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IN RE P & Z ISLAND FARMS

January 29, 1979

In Re P & Z ISLAND FARMS, INC., Bankrupt WILLIAM M. GRUNER, Trustee, Plaintiff against ABBOTT & COBB, INC., Defendant


The opinion of the court was delivered by: COOPER

This case is here on appeal from a Decision-Order of Bankruptcy Judge R. Lewis Townsend, dated August 10, 1978, entered in Gruner v. Abbott & Cobb, Inc.

The trial below, held on June 29, 1978, was an adversary proceeding under Part VII of the Bankruptcy Rules, 11 U.S.C. Rules of Bankruptcy Procedure 701 Et seq. Bankruptcy Judge Townsend held for the Plaintiff-Trustee, and the defendant below, Abbott & Cobb, Inc. appealed to this Court on November 14, 1978, in compliance with § 39c of the Bankruptcy Act, 11 U.S.C. § 67(c), and Part VIII of the Bankruptcy Rules.

 P & Z Island Farms, Inc. (P & Z), a produce-grower, originally filed a petition in Chapter XI on April 6, 1976; and was adjudicated bankrupt on October 20, 1976. Prior to bankruptcy, P & Z was continued by court order as debtor-in-possession. The transaction giving rise to this cause of action occurred as follows:

 Abbott & Cobb, Inc. (Abbott), the defendant-appellant, is a wholesaler of onion-seed, and was a regular supplier of the bankrupt in better days. Prior to the Chapter XI petition, P & Z was indebted to Abbott for the sum of $ 24,500, apparently for last year's delivery of onion-seed. On March 19, 1976, approximately a month before the Chapter XI petition was filed, Abbott delivered $ 8,885.00 worth of onion-seed to P & Z. Seven weeks later, on May 27, 1976, Abbott availed itself of the remedy of self-help by making demand for, and regaining possession of, $ 4,225.00 worth of onion-seed. Abbott credited this amount to P & Z's account in computing and filing its Proof of Claim. *fn1"

 This action was timely commenced by William Gruner, P & Z's Trustee in Bankruptcy (the Trustee), to recover the property or its value transferred to Abbott without the authority of the court or its representative. The court below held that the transfer was improper under § 70 of the Bankruptcy Act, 11 U.S.C. § 110, and ordered the creditor to pay over the value of the property plus interest from the date of the wrongful transfer.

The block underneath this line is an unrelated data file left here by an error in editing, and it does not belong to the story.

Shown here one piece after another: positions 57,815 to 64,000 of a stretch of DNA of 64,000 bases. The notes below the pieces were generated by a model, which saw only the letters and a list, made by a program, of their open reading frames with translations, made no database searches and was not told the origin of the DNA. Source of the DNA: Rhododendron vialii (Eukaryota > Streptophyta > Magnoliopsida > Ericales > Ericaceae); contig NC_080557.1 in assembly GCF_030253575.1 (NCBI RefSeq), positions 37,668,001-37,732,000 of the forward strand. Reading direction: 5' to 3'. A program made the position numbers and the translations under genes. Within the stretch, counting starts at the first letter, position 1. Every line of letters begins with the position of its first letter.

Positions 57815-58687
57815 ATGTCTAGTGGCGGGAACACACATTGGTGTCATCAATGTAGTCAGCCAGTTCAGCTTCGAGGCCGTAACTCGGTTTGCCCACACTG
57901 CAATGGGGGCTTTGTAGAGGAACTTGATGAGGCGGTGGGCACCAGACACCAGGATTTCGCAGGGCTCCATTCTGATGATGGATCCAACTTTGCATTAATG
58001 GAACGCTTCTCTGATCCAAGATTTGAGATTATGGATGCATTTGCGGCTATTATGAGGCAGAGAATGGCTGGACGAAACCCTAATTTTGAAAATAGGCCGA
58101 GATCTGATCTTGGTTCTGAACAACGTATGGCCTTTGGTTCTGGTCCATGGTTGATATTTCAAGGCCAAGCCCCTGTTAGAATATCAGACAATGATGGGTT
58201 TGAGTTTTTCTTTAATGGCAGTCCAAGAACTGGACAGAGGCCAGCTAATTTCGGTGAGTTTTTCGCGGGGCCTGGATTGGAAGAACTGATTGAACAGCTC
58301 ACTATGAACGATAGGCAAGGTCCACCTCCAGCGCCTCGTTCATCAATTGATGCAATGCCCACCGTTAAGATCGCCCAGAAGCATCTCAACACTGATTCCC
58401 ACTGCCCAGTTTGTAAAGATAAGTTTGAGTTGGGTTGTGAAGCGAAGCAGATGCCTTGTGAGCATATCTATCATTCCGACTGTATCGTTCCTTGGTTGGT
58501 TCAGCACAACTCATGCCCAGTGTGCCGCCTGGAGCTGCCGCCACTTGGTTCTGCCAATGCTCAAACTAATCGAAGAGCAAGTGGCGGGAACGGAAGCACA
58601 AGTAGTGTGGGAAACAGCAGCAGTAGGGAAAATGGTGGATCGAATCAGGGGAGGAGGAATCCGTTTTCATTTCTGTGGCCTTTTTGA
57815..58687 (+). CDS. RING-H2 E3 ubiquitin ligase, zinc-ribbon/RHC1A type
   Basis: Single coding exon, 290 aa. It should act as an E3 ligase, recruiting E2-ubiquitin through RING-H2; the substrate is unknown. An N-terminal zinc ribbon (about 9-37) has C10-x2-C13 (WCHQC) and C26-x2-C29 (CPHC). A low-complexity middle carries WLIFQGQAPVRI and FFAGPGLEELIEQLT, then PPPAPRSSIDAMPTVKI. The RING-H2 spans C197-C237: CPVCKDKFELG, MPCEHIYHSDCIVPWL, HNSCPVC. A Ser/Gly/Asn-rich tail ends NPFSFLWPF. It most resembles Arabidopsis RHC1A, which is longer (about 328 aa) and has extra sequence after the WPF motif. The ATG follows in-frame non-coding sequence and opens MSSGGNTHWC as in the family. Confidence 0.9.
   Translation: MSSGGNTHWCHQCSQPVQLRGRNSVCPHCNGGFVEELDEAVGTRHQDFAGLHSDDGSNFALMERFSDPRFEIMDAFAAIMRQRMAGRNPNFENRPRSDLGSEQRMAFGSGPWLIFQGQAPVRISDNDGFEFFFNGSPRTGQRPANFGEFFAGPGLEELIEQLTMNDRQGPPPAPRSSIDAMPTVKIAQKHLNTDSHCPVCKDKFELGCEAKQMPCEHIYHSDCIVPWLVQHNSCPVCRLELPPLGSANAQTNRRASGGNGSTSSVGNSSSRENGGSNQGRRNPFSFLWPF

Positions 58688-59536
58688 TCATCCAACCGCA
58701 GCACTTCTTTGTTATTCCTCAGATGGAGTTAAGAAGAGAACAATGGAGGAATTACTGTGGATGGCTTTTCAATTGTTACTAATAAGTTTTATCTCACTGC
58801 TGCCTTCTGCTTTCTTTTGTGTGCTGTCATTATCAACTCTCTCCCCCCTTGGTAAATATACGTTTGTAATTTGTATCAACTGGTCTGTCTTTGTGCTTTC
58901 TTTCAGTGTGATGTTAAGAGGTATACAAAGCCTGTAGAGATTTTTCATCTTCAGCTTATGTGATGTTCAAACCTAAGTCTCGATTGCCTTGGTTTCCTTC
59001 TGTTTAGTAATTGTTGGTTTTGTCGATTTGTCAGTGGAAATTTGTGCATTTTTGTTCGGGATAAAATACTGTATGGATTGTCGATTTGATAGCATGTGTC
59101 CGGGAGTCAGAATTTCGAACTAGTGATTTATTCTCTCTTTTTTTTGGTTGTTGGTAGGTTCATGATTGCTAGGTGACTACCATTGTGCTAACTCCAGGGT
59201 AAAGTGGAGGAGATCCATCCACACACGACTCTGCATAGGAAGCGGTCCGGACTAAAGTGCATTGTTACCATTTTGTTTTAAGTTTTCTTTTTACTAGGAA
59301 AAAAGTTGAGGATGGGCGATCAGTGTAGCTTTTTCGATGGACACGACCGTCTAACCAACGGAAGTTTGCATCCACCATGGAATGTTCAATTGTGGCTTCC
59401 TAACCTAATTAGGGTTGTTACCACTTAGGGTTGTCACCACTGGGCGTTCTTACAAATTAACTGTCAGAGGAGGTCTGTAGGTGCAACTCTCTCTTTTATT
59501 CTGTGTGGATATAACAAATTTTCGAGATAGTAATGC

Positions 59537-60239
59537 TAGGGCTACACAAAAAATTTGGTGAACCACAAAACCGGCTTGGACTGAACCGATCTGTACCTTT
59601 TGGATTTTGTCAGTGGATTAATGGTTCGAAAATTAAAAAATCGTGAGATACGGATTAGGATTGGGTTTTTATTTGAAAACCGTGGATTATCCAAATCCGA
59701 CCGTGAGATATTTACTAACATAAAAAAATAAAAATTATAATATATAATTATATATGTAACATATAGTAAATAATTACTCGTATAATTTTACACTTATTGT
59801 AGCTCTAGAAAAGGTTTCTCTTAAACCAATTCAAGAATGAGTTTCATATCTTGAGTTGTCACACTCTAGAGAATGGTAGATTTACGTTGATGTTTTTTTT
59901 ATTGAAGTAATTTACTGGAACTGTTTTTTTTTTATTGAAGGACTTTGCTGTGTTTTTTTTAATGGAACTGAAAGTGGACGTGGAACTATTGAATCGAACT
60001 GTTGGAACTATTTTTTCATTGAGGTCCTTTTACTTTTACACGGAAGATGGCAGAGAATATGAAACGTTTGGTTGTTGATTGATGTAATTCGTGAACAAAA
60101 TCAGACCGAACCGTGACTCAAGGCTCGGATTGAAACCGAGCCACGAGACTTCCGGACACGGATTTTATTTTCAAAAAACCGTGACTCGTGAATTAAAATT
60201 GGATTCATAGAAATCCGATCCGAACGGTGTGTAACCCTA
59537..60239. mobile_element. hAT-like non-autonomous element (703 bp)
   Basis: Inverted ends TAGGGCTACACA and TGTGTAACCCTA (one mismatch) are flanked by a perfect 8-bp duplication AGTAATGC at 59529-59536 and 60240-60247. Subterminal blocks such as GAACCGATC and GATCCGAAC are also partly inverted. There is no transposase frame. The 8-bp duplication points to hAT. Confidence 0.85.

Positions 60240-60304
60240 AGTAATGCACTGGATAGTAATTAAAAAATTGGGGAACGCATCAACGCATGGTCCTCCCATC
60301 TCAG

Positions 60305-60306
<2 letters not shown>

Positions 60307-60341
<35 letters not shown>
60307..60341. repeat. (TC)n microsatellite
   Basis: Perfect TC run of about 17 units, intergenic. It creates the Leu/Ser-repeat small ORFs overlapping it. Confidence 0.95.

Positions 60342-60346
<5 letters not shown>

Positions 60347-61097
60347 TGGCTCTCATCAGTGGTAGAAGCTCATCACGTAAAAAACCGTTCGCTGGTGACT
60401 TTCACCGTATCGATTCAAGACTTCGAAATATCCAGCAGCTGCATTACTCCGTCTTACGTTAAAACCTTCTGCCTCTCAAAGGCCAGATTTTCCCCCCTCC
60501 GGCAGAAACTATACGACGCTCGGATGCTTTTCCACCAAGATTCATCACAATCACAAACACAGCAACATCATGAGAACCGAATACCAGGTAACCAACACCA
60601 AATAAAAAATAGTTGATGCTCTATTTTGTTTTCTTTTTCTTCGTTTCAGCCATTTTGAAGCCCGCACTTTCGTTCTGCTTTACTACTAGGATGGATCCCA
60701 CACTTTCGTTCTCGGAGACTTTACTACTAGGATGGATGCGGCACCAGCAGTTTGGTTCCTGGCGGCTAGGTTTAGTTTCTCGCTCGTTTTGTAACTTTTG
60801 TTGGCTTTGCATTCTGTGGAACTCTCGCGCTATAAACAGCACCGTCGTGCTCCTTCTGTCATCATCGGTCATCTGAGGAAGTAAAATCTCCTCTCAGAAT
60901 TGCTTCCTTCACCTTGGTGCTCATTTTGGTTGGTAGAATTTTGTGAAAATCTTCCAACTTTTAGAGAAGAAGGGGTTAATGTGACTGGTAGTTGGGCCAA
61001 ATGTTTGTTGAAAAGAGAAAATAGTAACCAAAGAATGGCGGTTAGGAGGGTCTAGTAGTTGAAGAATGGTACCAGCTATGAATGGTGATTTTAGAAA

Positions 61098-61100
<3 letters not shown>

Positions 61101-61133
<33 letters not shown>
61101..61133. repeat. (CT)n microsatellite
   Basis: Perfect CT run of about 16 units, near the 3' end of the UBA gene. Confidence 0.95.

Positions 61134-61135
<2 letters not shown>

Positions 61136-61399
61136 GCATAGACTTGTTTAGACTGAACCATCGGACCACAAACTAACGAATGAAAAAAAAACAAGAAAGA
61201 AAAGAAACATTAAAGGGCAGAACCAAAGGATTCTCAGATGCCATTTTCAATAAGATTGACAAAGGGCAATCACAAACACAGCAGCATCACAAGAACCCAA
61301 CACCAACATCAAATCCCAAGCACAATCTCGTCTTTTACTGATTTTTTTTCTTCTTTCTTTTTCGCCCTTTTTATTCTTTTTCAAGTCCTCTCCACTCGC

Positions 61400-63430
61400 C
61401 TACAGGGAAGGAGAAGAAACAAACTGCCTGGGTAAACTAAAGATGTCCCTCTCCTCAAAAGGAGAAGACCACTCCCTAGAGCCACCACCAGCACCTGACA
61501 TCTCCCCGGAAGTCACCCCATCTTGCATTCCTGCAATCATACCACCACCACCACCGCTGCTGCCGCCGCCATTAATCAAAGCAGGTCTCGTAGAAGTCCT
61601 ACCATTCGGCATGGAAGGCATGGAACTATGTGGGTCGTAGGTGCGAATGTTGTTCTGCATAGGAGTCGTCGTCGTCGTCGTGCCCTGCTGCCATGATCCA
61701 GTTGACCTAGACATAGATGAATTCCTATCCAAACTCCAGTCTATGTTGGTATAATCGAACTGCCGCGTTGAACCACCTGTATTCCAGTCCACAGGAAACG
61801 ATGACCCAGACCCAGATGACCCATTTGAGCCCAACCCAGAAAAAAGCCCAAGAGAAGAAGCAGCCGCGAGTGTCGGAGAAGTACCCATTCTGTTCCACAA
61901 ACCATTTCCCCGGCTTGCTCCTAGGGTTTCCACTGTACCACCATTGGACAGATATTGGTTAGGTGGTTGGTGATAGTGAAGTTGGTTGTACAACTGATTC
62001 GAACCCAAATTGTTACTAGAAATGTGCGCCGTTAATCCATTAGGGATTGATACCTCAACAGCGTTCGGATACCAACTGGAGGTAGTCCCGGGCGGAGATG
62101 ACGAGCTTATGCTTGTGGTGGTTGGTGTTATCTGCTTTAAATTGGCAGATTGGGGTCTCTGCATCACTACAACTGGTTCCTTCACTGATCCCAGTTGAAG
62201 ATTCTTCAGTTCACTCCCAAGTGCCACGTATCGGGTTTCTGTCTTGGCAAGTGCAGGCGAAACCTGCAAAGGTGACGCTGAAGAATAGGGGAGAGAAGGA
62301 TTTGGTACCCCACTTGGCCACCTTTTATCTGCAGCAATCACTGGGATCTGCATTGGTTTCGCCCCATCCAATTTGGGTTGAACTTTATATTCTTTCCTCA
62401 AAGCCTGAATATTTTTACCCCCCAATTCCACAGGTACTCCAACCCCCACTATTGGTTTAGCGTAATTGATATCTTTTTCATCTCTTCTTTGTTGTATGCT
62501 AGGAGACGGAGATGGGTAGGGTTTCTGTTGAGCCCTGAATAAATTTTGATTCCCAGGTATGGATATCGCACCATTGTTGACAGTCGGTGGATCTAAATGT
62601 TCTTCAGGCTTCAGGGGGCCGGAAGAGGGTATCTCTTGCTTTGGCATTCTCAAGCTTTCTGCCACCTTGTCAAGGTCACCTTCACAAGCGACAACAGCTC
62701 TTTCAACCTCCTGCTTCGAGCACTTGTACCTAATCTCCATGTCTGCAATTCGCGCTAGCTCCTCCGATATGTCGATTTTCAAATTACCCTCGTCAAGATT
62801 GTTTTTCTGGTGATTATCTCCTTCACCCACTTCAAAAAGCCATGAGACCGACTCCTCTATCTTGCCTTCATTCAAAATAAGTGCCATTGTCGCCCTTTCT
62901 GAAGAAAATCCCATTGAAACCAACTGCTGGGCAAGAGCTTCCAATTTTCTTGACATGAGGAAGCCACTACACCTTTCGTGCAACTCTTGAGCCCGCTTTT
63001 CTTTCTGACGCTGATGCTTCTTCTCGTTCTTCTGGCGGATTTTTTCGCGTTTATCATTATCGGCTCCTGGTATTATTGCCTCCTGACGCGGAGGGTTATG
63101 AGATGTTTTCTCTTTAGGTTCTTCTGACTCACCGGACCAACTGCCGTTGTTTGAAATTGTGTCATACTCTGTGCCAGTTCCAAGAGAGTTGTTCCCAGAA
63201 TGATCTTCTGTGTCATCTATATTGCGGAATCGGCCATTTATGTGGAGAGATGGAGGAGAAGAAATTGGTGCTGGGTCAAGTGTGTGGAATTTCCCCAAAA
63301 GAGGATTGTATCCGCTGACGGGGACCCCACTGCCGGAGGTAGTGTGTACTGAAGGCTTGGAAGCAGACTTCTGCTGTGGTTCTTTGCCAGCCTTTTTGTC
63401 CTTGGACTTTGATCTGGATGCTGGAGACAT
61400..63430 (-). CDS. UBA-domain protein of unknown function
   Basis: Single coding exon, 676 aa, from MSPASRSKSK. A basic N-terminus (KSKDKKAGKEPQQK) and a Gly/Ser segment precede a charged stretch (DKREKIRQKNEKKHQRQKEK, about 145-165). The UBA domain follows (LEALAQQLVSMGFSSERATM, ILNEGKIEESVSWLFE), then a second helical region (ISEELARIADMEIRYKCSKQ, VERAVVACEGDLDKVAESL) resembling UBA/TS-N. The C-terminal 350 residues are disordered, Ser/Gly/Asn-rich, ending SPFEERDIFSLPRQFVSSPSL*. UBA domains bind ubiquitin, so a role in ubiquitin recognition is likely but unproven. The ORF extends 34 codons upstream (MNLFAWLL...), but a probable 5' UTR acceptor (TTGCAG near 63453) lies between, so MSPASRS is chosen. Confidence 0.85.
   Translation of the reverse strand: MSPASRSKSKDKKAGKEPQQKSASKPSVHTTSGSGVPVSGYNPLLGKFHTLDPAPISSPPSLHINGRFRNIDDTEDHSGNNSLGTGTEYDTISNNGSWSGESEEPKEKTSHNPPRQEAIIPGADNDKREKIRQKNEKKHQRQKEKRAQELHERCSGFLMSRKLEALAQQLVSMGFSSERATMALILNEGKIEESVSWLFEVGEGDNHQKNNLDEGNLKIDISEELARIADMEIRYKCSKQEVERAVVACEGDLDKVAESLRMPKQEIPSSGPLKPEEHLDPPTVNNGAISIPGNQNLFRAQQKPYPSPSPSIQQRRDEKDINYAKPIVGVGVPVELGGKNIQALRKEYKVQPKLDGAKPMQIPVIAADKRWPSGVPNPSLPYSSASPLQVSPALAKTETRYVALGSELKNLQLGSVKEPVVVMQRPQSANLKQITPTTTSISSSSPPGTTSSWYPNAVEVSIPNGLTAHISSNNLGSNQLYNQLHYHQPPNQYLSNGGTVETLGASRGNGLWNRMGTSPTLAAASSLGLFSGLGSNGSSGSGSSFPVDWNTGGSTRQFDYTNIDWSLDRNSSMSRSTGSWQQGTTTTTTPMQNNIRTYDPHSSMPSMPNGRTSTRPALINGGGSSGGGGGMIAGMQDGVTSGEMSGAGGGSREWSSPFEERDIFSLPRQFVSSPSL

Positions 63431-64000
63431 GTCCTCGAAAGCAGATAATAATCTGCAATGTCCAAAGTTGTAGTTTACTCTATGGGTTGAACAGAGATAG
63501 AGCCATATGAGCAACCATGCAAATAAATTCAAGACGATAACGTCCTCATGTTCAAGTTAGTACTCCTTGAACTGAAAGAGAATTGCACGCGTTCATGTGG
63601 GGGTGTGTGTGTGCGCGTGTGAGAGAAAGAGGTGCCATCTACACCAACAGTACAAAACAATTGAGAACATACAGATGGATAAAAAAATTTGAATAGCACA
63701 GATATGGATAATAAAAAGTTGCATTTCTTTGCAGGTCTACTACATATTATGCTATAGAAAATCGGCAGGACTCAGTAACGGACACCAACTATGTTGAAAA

The defendant has appealed alleging: (1) that the Bankruptcy Judge was incorrect in deciding the case under § 70 since it was neither pleaded by the trustee nor responded to at trial by the defendant; (2) that the trustee had failed to meet its burden of proof at trial; and alternatively (3) that if the trustee prevails, interest be assessed from the time of commencement of the action, not from the time of the wrongful transfer; and finally (4) that the property taken should be restored, not its cash value.

 1. The Bankruptcy Court Correctly Decided the Controversy on the Grounds Set Forth Below.

 Both plaintiff and defendant addressed, in their trial papers and briefs, the issue whether or not the transfer in question was a preference under § 60 of the Bankruptcy Act, 11 U.S.C. § 96. It is apparent from the clear language of the Act and the uncontested facts presented by both parties, that this transfer could not be a preference. The focus of both parties, both below and on appeal, on this point was misguided.

 The parties agreed that the alleged wrongful transfer occurred on May 27, 1976, and that the petition in Chapter XI was filed on April 6, 1976. Section 60 of the Act provides the following:

 
§ 60a(1). A preference is a transfer . . . of any property of a debtor to . . . a creditor for or on account of an antecedent debt, made . . . by such debtor while insolvent and Within four months before the filing . . . Of the petition initiating a proceeding under this Act, the effect of which transfer will be to enable such creditor to obtain a greater percentage of his debt than some other creditor of the same class. (emphasis supplied)

 Section 60 is a technical, complex provision of the Act requiring a high standard of proof of each and every element contained therein in order to establish a preference, which may then be voidable by the bankruptcy court. It is true that the burden of proof falls on the trustee under this section. 3 Collier on Bankruptcy (14th edition) P 60.61(1), p. 1116, P 60.62, p. 1123.

 However, this case does not in any way involve a preference, for the simple fact is that the transfer admittedly occurred After the petition had been filed.

 While the Trustee's complaint sought relief pursuant to § 60 of the Act, it also sought general relief as follows:

 
WHEREFORE, the plaintiff demands judgment against the defendant declaring the return of the merchandise was unauthorized, illegal and contrary to the Bankruptcy Act, and/or was a preference under § 60 of the Bankruptcy Act, and that the plaintiff have judgment against the defendant for the sum of $ 4,225.00 together with the costs and disbursements of this action.

 The court below properly dismissed the § 60 preference claim, but also properly granted relief under §§ 70a and 70d(5), which provide the general grounds for recovery by the trustee of property transferred after the filing of the petition, as occurred in this case. 3 ...


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